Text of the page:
Australians having enjoyed telecasts of the Olympic Games, it is time to reflect on the gross provincialism and extreme nationalism which have characterised much of the media coverage of the London Games over the past two weeks.
The Olympic spirit is not about winning, nor is it about medal tallies. It is an occasion on which athletes come together to compete against one another. It is about good sportsmanship. When have the media said any of this?
The Games are supposed to be a celebration of individual achievement, as the Olympic Charter puts it, “based on the joy of effort, the educational value of good example, social responsibility and respect for universal fundamental ethical principles”. Perhaps naïvely, it aims to “to place sport at the service of the harmonious development of humankind, with a view to promoting a peaceful society concerned with the preservation of human dignity”.
The persistent efforts of totalitarian regimes to politicise the event — from Hitler’s Olympics in Berlin in 1936, to the Moscow Games in 1980, and the efforts of East Germany and China to build an international sporting profile through drug cheating — show that the totalitarian temptation will always be a factor in international sport.
But these examples show why it is so important for free countries such as Australia to uphold a different set of ideals.
One of the main reasons why the Olympic reality falls far short of the ideal is that it has fallen victim to gross commercialisation, both nationally and internationally.
To host the Olympic Games, a nation must spend hundreds of millions of dollars on the construction of new stadiums, swimming pools, other facilities and accommodation for thousands of athletes, which are used for just a fortnight. There are, of course, spin-offs in the form of excellent facilities which can be used for many years, and apartment-style housing which can be sold off. But the income from these invariably falls far short of the expenditure.
Governments only spend this sort of money where there is a prospect of financial return, in the form of increased tourism, national promotion and infrastructure.
For the national Olympic committees and sports institutes, which are often government-funded, success is judged by numbers of medals (particularly gold) won, and if the numbers fall short of expectations, as Australia’s have at the London Games, questions will be asked, and future funding may be affected.
To bankroll the international Olympic movement, TV rights to the Games are sold to the highest bidder in every country. This ensures not only wall-to-wall TV coverage across the world, but also the consequent commercialisation of the Games, including commercial sponsorship of athletes and even of particular events.
For the athletes themselves, many of whom are professional sportsmen, success or failure will determine not only their current earnings, but commercial sponsorship, and even future careers.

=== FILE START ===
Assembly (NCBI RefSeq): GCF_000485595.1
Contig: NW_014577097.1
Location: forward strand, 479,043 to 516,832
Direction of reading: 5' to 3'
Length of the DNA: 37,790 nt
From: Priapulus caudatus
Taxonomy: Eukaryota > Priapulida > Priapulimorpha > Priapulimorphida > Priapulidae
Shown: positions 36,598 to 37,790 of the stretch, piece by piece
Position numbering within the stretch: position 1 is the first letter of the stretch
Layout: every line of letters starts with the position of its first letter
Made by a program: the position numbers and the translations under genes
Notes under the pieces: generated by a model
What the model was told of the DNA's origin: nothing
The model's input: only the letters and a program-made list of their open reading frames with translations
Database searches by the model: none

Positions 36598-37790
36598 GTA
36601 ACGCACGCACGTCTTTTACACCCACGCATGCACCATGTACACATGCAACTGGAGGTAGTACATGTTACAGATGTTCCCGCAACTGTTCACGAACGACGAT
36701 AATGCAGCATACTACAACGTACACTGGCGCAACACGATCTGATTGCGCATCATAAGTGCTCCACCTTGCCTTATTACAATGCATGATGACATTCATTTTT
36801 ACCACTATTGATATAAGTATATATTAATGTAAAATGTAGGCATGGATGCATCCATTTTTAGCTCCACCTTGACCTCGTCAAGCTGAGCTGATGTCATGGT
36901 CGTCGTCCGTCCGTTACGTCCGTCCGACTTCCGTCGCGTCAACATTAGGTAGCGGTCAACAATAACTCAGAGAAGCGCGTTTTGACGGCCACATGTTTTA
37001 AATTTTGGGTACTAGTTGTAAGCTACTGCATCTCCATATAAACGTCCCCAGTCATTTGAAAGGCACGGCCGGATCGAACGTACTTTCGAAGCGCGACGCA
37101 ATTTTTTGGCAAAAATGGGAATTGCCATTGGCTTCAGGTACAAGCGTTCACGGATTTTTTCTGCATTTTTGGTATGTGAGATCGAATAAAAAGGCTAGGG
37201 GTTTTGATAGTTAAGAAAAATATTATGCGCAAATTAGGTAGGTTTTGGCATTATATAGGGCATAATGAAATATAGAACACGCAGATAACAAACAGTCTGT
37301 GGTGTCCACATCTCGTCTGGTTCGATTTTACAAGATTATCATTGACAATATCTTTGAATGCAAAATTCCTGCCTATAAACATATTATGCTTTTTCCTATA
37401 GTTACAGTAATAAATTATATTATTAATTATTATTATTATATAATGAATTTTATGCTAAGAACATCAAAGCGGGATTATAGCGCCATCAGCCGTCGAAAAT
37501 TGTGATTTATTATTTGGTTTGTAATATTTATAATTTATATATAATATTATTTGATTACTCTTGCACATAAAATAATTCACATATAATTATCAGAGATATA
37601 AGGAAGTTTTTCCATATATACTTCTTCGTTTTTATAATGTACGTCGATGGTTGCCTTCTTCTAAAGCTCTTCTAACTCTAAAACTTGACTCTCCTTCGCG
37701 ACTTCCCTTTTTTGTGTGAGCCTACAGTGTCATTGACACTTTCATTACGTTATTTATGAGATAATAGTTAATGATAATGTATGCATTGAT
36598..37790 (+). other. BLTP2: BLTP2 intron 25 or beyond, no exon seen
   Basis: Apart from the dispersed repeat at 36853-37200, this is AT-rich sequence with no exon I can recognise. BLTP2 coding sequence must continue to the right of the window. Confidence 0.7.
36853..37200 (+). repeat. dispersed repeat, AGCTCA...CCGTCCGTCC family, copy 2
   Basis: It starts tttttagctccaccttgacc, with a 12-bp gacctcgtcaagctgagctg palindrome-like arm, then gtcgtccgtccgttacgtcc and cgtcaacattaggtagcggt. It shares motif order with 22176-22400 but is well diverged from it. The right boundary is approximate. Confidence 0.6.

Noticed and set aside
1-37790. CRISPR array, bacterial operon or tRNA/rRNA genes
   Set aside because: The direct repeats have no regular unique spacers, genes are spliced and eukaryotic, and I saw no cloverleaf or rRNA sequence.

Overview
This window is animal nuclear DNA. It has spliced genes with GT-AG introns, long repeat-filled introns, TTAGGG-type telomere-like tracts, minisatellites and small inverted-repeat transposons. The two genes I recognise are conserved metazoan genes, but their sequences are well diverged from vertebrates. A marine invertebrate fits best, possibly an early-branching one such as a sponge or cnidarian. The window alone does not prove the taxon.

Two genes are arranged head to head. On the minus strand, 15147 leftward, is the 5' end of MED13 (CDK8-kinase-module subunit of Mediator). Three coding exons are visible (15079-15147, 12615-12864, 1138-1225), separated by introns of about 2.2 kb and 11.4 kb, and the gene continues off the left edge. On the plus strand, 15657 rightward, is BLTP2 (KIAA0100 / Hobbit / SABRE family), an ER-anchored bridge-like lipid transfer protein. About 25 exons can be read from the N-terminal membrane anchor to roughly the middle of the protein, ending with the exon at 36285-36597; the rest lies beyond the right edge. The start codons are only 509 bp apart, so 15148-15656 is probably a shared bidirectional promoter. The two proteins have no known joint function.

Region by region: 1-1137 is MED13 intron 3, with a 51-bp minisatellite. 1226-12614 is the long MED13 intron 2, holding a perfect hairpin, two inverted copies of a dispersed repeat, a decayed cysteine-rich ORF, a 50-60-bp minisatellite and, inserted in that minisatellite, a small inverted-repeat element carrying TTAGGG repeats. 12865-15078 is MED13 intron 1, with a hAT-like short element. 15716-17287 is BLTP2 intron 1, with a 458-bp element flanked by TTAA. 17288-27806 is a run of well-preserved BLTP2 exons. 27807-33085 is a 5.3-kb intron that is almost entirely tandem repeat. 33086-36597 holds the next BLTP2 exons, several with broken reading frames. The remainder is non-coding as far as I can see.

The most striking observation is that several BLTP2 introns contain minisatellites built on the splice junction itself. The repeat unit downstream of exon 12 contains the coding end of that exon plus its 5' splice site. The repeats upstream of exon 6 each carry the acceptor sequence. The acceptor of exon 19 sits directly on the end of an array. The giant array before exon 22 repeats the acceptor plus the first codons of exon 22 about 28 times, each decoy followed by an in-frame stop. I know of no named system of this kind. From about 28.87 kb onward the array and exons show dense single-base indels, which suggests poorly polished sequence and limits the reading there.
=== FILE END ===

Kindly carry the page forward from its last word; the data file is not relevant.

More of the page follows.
The effect of all this is that the reality of the Olympics falls far short of the ideal.
But what is most distressing about the Olympics is not the commercialisation, but the jingoistic media coverage which is focussed on national success to the exclusion of all else.
One aspect of this is that Australia’s TV coverage is almost exclusively on Australian athletes, and the truly remarkable performances of others are minimised and occasionally completely ignored.
For example, the astonishing performance of America’s Michael Phelps in the swimming pool has been treated as an afterthought, or worse, as a point of contrast with the disappointment in Australian swimmers. And who has heard of Sir Chris Hoy (another multiple gold medal winner), or noticed the extraordinary performances of South Korean athletes?
Another aspect is that the media place utterly unrealistic expectations on Australian athletes, to the point where a failure to win a gold medal — in other words, to be the best in the world — is repeatedly described as failure. What effect this negativity has on the unfortunate athletes themselves was seen when Australian silver and bronze medal winners were seen to be crying in anguish. What example does this give to young Australians back home?
When real or imagined failures occur, far too often the media indulge in the “tall poppy” syndrome, not empathy with the athlete and respect for what has been achieved.
Failure to win Olympic gold is attributed to the athletes’ poor preparation, or poor work ethic, or poor training, rather than the obvious point that athletes from other countries are more talented, have better facilities, have more opportunities to excel in competition, and often are better resourced.
There is a real need for the media to reconnect with reality, to accept that Australia is not the centre of the sporting world, and to attempt to rediscover the values on which the Olympics were founded.
Peter Westmore is national president of the National Civic Council.